When your boat is not in use

Remember that security isn’t just about protecting your boat from criminal actions. Floods and high winds can both carry it away from its moorings, and boats have been known to sink or catch fire without anyone going near them.

Make sure the boat is firmly secured before you leave it. If you have a pontoon mooring, put out the springs if possible. With a riverbank mooring, don’t just drop a bight or an eye over a piling or a post: if the river floods, the rising hull will simply lift the warp up and off the post and the boat will float free.

The security of a swinging mooring depends very largely on the ground tackle, and if that doesn’t belong to you there’s not much you can do to improve it. However, you can make sure your boat stays attached - put out two lines from the boat to the buoy, and make sure they are in good condition and protected where they may be prone to chafing.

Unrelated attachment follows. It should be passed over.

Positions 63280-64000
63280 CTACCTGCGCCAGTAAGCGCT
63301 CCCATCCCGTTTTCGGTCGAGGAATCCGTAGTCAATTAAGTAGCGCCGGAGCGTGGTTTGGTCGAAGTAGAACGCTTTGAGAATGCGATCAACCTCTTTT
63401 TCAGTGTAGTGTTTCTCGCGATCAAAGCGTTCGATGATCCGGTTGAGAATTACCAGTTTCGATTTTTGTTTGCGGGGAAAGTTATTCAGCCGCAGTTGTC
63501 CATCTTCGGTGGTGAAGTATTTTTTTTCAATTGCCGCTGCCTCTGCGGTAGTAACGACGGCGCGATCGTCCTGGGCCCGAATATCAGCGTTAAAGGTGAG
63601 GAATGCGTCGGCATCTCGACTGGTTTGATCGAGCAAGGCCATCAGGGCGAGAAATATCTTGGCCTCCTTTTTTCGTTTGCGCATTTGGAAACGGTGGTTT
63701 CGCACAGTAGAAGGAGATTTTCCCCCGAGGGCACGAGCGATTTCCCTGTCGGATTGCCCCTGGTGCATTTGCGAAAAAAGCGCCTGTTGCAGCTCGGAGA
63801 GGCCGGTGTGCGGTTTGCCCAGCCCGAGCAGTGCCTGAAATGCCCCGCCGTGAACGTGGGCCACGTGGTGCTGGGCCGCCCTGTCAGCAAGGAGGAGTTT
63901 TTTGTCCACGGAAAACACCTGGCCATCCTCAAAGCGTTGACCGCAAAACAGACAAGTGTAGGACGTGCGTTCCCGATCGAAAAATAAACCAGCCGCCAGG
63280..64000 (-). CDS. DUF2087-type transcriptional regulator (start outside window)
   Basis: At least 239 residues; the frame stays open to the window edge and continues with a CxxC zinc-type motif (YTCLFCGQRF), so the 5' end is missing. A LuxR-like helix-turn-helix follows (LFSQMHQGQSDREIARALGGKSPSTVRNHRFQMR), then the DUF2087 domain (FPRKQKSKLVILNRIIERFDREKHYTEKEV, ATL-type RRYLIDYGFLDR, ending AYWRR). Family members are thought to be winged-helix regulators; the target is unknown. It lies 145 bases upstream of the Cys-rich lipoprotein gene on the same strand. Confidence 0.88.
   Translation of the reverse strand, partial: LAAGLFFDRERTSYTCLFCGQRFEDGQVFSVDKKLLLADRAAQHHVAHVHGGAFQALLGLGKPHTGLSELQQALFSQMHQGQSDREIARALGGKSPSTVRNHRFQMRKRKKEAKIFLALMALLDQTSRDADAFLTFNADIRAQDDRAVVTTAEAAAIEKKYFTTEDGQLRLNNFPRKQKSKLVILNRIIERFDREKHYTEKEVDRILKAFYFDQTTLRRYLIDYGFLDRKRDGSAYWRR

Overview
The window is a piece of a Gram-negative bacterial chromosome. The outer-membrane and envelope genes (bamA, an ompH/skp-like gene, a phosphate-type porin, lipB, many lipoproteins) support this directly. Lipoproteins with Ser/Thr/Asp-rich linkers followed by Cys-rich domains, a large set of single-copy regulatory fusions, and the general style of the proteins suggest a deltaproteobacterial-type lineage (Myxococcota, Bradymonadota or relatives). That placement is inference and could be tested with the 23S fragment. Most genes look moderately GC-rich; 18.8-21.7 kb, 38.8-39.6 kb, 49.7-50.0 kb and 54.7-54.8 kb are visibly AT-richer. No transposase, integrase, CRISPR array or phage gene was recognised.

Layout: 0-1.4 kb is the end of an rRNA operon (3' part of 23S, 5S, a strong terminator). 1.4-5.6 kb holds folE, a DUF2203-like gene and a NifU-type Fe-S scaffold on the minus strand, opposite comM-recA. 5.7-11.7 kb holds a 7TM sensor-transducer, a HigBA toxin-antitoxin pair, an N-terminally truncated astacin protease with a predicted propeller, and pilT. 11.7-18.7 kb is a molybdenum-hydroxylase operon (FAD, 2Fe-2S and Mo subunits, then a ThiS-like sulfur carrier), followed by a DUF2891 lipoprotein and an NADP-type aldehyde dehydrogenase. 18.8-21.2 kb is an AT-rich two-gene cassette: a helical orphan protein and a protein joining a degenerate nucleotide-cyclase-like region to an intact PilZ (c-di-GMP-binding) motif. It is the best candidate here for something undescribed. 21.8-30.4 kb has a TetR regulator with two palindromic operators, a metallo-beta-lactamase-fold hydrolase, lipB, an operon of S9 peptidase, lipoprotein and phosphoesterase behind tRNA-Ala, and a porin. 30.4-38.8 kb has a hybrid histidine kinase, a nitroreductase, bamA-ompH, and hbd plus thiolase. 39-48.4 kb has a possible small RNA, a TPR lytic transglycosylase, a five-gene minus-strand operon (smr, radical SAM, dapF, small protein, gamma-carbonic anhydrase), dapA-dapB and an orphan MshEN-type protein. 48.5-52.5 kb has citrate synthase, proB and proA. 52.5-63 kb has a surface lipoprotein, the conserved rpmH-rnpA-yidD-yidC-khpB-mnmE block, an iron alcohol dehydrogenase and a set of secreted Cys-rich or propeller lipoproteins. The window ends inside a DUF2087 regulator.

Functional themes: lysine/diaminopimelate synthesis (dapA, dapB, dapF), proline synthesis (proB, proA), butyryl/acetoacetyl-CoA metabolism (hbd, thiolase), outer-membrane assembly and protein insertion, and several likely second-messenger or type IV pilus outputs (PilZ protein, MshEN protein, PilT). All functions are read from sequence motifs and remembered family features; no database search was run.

Close all valves on through-hull fittings. Turn off the gas at the cylinder and the electricity at the master switch. (If you have automatic bilge pumps you may want to give them a separate power source, or route their power supply to bypass the master switch). If you need mains electric power for a dehumidifier, bring it directly on board from the shoreline to the dehumidifier, do not route it through the boat’s own AC power circuit.


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